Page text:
p: initial state in which one begins and a goal state that is to be attained, plus a route taken through "problem space" to achieve goal state
o: actions that can change the current state into a new state
Kinds of Problems
Well-defined: where criteria for whether one has achieved the goal state are well-specified
ill-defined: where it is less obvious when a goal has been reached (ie writing a novel)
Difference Reduction (aka Hill-Climbing Strategy)
-for any particular state the operation that moves you closer to the final state is the one that is carried out
-use of subgoals
-break down current diff betw initial state and goal into subgoals w/subdiff. Choose most imp diff and find operator to reduce it
-v. similar to means-end except transformations of the goal state are considered first instead of transformations of initial state
-look at goal and work backwards
-some problems easier to solve in concrete terms, others in abstract
-ex: checkerboard thing and monk climbing up and down mountain (use a graph)
General Problem Solver (GPS)
Newell and Simon
-computer program that uses means-end analysis
-made same errors as people do
-steps it took are good predictor of the steps a human would take to solve the same problem
tendency to focus on only one potential function of an object
-problem of representation
what factors contribute to recognition of useful analogies?
what are the basic steps in analogic reasoning?
-analogies help in understanding of new concepts
-Duncker tumor problem
fail to see connection
analogies help but the link must be clearly made b4 they are used
When are analogies bad for us?
develop rigid strategy for solving problems based on past experiences (functional fixedness)
Principles that underlie phenomenon of expertise?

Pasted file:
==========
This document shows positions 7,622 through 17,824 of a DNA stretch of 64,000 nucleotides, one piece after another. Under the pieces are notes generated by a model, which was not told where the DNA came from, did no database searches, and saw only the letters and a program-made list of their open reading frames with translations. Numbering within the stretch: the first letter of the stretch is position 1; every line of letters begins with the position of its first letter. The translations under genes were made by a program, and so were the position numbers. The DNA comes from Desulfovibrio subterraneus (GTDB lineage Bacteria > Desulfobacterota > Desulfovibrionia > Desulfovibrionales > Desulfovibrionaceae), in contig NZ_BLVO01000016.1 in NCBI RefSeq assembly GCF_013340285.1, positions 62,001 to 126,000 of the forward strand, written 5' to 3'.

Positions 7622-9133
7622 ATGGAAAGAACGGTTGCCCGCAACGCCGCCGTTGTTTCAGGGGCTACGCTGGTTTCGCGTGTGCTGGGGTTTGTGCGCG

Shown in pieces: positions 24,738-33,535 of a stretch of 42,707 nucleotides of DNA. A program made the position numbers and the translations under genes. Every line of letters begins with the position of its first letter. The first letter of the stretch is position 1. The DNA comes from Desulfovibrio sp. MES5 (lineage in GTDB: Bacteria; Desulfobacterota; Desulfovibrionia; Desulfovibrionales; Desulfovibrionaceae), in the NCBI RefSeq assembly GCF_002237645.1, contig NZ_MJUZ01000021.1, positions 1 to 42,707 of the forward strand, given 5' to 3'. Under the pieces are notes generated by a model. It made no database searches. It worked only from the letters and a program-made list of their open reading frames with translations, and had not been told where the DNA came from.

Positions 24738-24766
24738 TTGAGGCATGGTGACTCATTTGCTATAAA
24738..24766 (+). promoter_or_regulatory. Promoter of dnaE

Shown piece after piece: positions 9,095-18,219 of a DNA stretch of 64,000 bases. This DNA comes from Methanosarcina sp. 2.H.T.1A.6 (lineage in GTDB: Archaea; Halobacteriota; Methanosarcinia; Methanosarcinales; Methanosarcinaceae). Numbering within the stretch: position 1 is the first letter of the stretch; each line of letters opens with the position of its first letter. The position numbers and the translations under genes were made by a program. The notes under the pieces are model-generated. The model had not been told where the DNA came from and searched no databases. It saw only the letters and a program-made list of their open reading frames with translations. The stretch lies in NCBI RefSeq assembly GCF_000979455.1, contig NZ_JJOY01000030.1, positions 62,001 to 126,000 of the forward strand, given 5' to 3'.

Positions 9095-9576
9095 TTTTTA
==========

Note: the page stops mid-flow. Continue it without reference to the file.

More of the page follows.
-experts notice crucial aspects of situation rather than superficial ones
- experience drives expertise
-no qualitatively diff ways of thinking, just benefit from exp
-articulations affected by more than one sound at a time
-each sound becomes more like the sound before and after it
Motor Theory of Speech Perception
Liberman and Mattingly: speech is percieved in terms of gestures
born with ability to intuitively know how they are using motor articulators to speak
- identification predicts discrimination( if Pp cant tell the difference they say its the same sound)
-boundaries must be learned
Kuhl expt with chinchillas
JND is proportional to magnitude of the stimulus
Motor Theory view of categories
MT: there are invariants and they are gestural (NATURE)
A: speech perception is grounded in general auditory and learning mechanisms (NURTURE)
no acoustic invariants
categories are multiply specified
integration of probabilistic cues
Why is speech learning hard?
-lack of variance
-no clear indicators of word boundaries
What is talker normalization?
-freq at which harmonics are amplified (formants) are dependent on length of vocal tract
-longer vocal tract = lower freq formants
-makes children's formants much diff than adult's
Theories of language production?
B: sentences constructed from transitional probabilities between words and correct behavior and sentences in response are reinforced
C: language is innate
Why study language?
-may be one way humans are different
-has become major battleground for nature vs nurture and learning vs cognition
-of all areas of cog psych, has easiest application
What is language?
-system of symbols and rules for generating verbal communications
Behaviorist View of Language
-by the time are competent adult, have learned complex chains
-a lot of work done with animals (shaping and habits)
Chomskyan View of Language
-learning principles cannot explain language
-language is hierarchical
-language is a syntactic structure and a grammar
The Cognitive Approach
-language competence: knowledge of language rules, can figure out what are nouns, verbs, etc, to tell between active and passive sentences, statements and questions, and negation, and need transformation rules
-language starts with a message you intend to convey (deep structure of the message)
-use grammar to create "kernal" struture
-any further req transformations (active, ?, negation) are done
-end up wit surface structure
Why is Chomsky believed to have been wrong?
-few of his predictions worked out
-he didnt consider potential learning algorithms